B. Todd Jones faced off against Sen. Charles Grassley (R-Iowa) about numerous controversies that have embroiled the Justice Department during a Senate Judiciary Committee hearing this morning on his long-stalled nomination to become permanent director of the Bureau of Alcohol, Tobacco, Firearms and Explosive.
Acting Assistant Attorney General for the Civil Division Stuart Delery also appeared before the committee as part of his nomination to permanently head the division. But his presence seemed to be an afterthought for most senators on the panel who addressed less than a handful of questions to Delery while he sat next to Jones during the two-hour-long hearing.
Grassley said at the outset that he’d wanted to postpone the hearing.
“I objected to holding this hearing today and requested the hearing be postponed,” said the Iowa senator and ranking member of the committee. “As we sit here today, there remains an open investigation by the Office of Special Counsel regarding Mr. Jones’ conduct as U.S. Attorney.”
Jones, who has been pulling double duty since August 2011 as ATF acting director and the U.S. Attorney for Minnesota, is the subject of an investigation that he allegedly retaliated against a prosecutor in his office.
Sen. Amy Klobuchar (D-Minn.), who chaired today’s hearing, said the matter has recently been resolved with Jones and the unnamed prosecutor agreeing to enter into mediation “as often happens in employee matters across the government.”
But Grassley disputed that the investigation had concluded.
“There are also indications of a larger pattern here — one known to OSC,” the senator said.
He referenced a letter sent to the committee by Donald Oswald, a former Special Agent-in-Charge of the FBI’s Minnesota Division, who voiced concerns about Jones.
“As a retired FBI senior executive, I am one of the few voices able to publicly express our complete discontent with Mr. Jones’ ineffective leadership and poor service provided to the federal law enforcement community without fear of retaliation or retribution from him,” Oswald wrote.
Jones told the senators he was “quite shocked when I saw the copy of that letter,” adding: “My perception was that we had a professional working relationship.”
Coming to Jones’ defense, Klobuchar said it can be difficult to “manage lawyers and to manage cops.”
Jones himself said he made significant changes both at AFT and in the Minnesota U.S. Attorney’s Office.
“Quite frankly, I have been an agent of change and change is hard sometimes for individuals to deal with,” he said.
Jones became acting ATF director in 2011 after former acting Director Ken Melson was ousted over the agency’s handling of a botched gun-walking investigation.
And Grassley, along with Sen. Jeff Flake (R-Ariz.) pressed Jones on what he had done to respond to fallout from Operation Fast and Furious. At one point, Grassley began reading a list of names of the ATF folks involved in the operation to find out whether they had been disciplined.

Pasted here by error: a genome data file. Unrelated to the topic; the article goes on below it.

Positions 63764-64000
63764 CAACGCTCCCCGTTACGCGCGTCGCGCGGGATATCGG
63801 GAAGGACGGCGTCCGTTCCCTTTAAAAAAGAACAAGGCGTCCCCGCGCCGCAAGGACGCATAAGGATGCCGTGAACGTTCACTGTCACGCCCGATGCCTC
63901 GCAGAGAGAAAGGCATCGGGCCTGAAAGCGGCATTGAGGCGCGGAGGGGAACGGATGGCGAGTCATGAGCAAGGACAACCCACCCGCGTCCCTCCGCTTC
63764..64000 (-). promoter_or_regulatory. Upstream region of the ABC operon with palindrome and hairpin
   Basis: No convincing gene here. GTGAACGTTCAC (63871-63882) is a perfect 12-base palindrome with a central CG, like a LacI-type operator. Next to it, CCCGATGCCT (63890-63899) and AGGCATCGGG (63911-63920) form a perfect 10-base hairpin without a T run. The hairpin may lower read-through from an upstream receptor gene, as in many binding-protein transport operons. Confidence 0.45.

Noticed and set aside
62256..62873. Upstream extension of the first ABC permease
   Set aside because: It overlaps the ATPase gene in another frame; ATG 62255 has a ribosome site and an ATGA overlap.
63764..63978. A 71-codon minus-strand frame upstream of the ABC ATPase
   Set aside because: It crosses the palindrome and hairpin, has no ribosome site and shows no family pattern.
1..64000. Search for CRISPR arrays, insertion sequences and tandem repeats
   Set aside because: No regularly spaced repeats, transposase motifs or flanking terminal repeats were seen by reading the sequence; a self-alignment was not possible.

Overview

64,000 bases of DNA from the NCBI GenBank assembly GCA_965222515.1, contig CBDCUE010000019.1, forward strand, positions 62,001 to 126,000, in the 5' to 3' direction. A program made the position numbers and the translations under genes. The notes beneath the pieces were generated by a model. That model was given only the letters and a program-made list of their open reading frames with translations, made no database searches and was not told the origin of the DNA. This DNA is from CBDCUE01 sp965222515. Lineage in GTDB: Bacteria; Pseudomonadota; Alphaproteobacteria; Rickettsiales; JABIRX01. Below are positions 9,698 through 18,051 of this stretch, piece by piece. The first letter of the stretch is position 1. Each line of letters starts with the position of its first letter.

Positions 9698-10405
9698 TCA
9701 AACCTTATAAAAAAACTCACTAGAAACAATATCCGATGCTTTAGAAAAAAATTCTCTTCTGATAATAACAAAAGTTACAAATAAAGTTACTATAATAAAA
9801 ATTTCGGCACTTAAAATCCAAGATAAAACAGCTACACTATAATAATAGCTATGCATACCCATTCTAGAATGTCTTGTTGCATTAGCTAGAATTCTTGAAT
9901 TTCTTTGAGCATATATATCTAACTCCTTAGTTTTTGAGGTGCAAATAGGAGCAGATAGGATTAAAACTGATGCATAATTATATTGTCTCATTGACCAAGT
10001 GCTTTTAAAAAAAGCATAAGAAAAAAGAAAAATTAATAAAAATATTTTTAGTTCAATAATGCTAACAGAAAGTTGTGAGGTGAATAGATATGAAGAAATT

Jones declined to say what had happened to each individual, noting that a few had opted to retire. But he did acknowledge that ATF Deputy Assistant Director William McMahon had been fired.
“He was terminated. He was not allowed to retire,” Jones said.
Jones said he has “conducted top to bottom review of all ATF policies and procedures” and since his arrival has “worked to refocus the bureau to combat violent crime and enhance public safety.”
Klobuchar, along with fellow Minnesota Sen. Al Franken (D) and Connecticut Sen. Richard Blumenthal (D), praised the agency — under Jones’ leadership — for aiding in law enforcement response to the Boston Marathon bombings and the shooting at Sandy Hook Elementary School in Newtown, Conn.
Blumenthal asked Jones about the lack of sufficient prosecutions of gun-related crimes. “I’d like you to comment on what you view as the reasons or ways we can improve that rate of prosecution,” he said.
“First, you need a vibrant and healthy ATF,” Jones responded, adding: “Part of the reason I’m here for this process is because they need a confirmed director. They’ve never had one.”
Noting that “ATF is not completely healthy,” he said the agency’s “biggest challenge is its human capital” and suggested that within the next five years, nearly a third of the special agents would be at retirement age.
“There’s a lot of talent out there and a lot of talent inside the bureau — what we need to do is very quickly match that up so we don’t diminish our capacity,” he said.
Sen. Ted Cruz (R-Texas) brought up the gun control debate, sparking a discussion about the Obama administration’s “major priorities,” including why — the senator said — the administration failed to aggressively prosecute so-called straw purchases, where somebody with a clean record buys guns for someone who wouldn’t pass a background check.
Growing visibly agitated with their back-and-forth on the issue, Jones told Cruz that his department has “made hard decisions with our resources. Priority number one is national security. In Minnesota, we’ve made major efforts on that front.”
Klobuchar again came to Jones’ defense, noting that “the violent crime rate in Texas is twice that of the rate in Minnesota. This idea during your term that somehow work isn’t being done is not supported by these numbers,” she told the nominee.
She also noted “the many people here in law enforcement in this room who support you,” including the president of the Fraternal Order of Police, Chuck Canterbury.
Meanwhile, Sen. Christopher Coons (D-Del.) and Grassley both asked Jones about his views on whistleblowers.
He pointed to the Inspector General’s report, which “exemplified the importance whistleblowers played in the Fast-and Furious issue” and added: “Any misperception that I do not believe in open channels of communication and respect for whistleblower protections and I hope has been and will continue to be diminished.”